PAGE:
May the gods bless Bob.

Sit back, relax and enjoy some tunes! :)



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Canada Stops Playing With Food?

It's about time!

Food power to the people
by Jessica Leeder on April 17, 2011 for The Globe and Mail
The food movement has spoken.

Thirty years after a cross-country team of Canadian food advocates first convened in an effort to develop a national food strategy, a revamped and expanded version of that group will today issue a 27-page roadmap to food system change.

The People’s Food Policy Project, an umbrella group representing grassroots organizations and individuals from coast-to-coast, canvassed more than 3,500 Canadians over two years to come up with its findings. They are based on the concept of food sovereignty, the idea that people have a rightful say in d
etermining how their food is produced and where it comes from. Not only does food sovereignty need to be restored in Canada, the project argues, policies at all levels of government need to be overhauled to enable it.

One of four civil-society efforts currently under way to develop long-term food strategies, the PFPP is the most comprehensive attempt to develop a truly national strategy. Some experts say, however, it is also the least likely to have a direct policy effect. Instead, the value of the project is in its galvanization of thousands of Canadians who have become attuned to how the food system works and which parts could work better if tweaked and aligned with policies on health and the environment.

By creating a sense of democracy around food – the term for that is food citizenship – the project is giving people the sense that they deserve to have more say in the way the food system is set up.

“Policy is almost always an experts-only conversation,” said Kenton Lobe, a PFPP volunteer and a founding member of the Manitoba Food Charter, a position paper that has been used to build support for grassroots food systems change in that province. “Public participation is one of the key parts of how you transform people’s understanding of issues like sustainable development. It becomes a tool of awareness that can only strengthen our democratic process,” he said.

Adding credibility to the PFPP, which would at one time have been considered a fringe effort, is the warm reception it has received from competitors-turned-collaborators. That includes the Canadian Federation of Agriculture. Representing agri-business interests, the CFA is developing its own national food strategy aimed at ensuring the sustainability of Canada’s food supply for domestic sales and international trade. The organization, however, keeps an open dialogue with the PFPP.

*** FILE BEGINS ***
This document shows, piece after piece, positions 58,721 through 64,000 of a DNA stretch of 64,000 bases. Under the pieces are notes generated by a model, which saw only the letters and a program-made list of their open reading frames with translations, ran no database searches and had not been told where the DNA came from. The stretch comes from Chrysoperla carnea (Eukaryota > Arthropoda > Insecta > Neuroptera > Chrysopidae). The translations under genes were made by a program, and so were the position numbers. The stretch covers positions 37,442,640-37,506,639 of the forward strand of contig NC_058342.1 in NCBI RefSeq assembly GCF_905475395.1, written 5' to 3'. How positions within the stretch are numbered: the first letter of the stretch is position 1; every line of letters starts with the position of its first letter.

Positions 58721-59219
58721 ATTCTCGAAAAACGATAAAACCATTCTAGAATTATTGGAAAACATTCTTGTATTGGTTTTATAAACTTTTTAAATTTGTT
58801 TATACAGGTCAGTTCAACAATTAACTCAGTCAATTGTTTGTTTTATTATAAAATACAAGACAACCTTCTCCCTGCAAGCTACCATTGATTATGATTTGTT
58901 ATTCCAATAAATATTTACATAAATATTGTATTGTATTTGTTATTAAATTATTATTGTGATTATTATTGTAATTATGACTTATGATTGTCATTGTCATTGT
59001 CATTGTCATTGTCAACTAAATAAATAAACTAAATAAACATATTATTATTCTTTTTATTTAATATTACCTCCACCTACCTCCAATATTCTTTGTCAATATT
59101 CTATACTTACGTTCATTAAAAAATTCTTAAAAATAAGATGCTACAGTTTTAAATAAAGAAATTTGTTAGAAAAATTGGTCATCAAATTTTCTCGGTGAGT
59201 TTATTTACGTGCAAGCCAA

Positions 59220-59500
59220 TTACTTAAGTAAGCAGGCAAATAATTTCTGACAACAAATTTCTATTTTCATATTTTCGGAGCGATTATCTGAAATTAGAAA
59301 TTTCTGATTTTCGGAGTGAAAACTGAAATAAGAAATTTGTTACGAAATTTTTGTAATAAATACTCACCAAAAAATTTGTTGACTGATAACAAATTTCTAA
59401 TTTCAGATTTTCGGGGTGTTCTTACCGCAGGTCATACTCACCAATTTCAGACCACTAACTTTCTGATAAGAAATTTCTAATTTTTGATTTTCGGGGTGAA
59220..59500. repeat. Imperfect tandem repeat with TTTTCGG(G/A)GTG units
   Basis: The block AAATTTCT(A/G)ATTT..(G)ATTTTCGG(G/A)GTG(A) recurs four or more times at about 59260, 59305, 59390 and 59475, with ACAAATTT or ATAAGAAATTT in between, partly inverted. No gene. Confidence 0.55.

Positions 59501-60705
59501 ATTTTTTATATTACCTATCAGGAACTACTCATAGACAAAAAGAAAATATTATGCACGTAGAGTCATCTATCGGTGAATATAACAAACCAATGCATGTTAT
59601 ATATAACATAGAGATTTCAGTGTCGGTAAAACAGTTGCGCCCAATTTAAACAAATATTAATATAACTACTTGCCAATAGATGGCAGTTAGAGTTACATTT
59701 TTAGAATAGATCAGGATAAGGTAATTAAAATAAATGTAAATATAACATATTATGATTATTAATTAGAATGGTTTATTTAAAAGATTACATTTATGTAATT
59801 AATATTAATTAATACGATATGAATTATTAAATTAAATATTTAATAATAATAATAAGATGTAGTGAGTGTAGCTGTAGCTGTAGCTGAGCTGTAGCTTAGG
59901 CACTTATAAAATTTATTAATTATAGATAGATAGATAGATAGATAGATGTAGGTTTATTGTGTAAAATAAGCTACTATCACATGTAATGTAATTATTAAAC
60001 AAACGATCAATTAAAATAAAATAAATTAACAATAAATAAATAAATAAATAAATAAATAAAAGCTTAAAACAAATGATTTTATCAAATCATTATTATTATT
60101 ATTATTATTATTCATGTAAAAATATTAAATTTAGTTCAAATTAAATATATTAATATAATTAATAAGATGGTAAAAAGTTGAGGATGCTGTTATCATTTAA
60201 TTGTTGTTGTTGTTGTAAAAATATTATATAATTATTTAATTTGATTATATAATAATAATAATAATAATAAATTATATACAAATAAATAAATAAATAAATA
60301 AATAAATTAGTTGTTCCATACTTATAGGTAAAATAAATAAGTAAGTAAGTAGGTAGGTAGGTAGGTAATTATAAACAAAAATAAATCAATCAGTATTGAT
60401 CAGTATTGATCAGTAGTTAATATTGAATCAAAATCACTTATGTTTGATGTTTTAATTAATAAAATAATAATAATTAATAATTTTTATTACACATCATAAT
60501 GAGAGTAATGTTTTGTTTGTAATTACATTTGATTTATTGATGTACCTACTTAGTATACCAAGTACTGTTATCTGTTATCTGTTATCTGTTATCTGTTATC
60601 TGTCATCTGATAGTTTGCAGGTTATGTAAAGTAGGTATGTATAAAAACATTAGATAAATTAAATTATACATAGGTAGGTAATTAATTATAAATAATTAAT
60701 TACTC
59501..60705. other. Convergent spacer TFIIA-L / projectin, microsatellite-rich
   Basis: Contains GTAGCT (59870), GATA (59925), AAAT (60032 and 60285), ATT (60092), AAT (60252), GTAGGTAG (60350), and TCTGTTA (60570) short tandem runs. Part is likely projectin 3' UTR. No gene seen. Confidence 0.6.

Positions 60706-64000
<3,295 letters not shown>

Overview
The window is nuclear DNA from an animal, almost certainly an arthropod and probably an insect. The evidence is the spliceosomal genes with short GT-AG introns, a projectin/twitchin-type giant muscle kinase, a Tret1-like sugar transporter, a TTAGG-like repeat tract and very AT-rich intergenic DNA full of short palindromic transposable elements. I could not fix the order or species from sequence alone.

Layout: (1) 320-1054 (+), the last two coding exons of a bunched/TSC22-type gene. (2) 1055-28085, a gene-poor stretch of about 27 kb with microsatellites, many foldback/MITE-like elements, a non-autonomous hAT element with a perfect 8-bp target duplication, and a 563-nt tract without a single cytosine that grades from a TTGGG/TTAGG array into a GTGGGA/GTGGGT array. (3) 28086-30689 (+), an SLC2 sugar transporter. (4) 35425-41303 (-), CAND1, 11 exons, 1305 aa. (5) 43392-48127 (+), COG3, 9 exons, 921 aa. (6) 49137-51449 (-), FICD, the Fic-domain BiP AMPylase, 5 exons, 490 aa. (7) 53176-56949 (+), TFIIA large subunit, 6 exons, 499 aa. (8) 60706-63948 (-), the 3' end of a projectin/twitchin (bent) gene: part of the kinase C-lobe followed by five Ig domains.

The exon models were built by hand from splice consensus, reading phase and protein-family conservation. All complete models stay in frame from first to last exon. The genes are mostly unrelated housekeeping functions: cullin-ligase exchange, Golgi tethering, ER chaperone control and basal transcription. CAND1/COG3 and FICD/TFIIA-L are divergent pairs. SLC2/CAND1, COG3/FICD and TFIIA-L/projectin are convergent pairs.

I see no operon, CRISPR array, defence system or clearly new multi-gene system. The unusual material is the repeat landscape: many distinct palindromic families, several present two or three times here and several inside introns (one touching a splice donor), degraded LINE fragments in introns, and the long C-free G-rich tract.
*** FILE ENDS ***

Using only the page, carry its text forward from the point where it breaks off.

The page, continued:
Both the federal Liberals and the NDP were involved in the PFPP process. Both parties have included food policies in their respective electoral platforms.

The commonalities between civil-society and partisan efforts lie in the desire to bolster Canadian agriculture and food systems by making changes that will enable farmers to sell a more diverse array of food not just outside of Canada but within it.
You can read the rest of the article here and find out more about The People's Food Policy Project here.



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Wednesday, April 20, 2011

Granny's Apple & Rhubarb Cake

Yesterday was my deceased Grandmother's birthday, so I decided to give one of her cake recipes a try. Mine didn't turn out as pretty as hers used to, but she always used to tell me "it is the thought that counts". It tasted good though.

Anyhoo, this is a great recipe to try if you have any storage apples left over in your larder {I used Novaspy}.

3 cups diced apples, peeled and cored
1 cup rhubarb, roughly chopped
2 cups all purpose flour, sifted
1/4 cup butter
1/4 cup honey
1/2 cup raisins
2 medium eggs
1 tsp baking soda
1 tsp baking powder
1 tsp vanilla extract
1/2 tsp sea salt
1/2 tsp cinnamon
1/4 tsp mace
1/4 tsp allspice
1/4 tsp ginger

Mix all ingredients together in a large bowl. Bake in a 8 x 8 cake pan at 350 for about an 1 hour and 10 minutes or until your toothpicks comes out clean.



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Tuesday, April 19, 2011

A Slight Change in Plans

Well, it may just be our last growing season on the property we are currently living at. My friend and landlord might decide to sell the place after the final harvest. Nothing has been decided yet, and we might still stay here if she decides to sell it as a duplex/rental property or if she decides to rent the house out instead of selling.

We are of course going to still go ahead with our 2011 gardening season, although I have made some changes.

I did want to expand on our witchy plants, which are mostly perrenials. I already have a whole bunch that will be dug up and brought with us if we are moving, so I don't want to add more to that list just yet. I am placing a rather large order to Richters with a group of local friends, but in lieu of getting the plants, I am going to be ordering seeds, which will be planted next year, where ever we find ourselves.

There are a couple that I will be planting this year, such as wild tobacco {which will be used mostly for making offerings to local land and nature spirits} and red clover {for our garden path experiment}.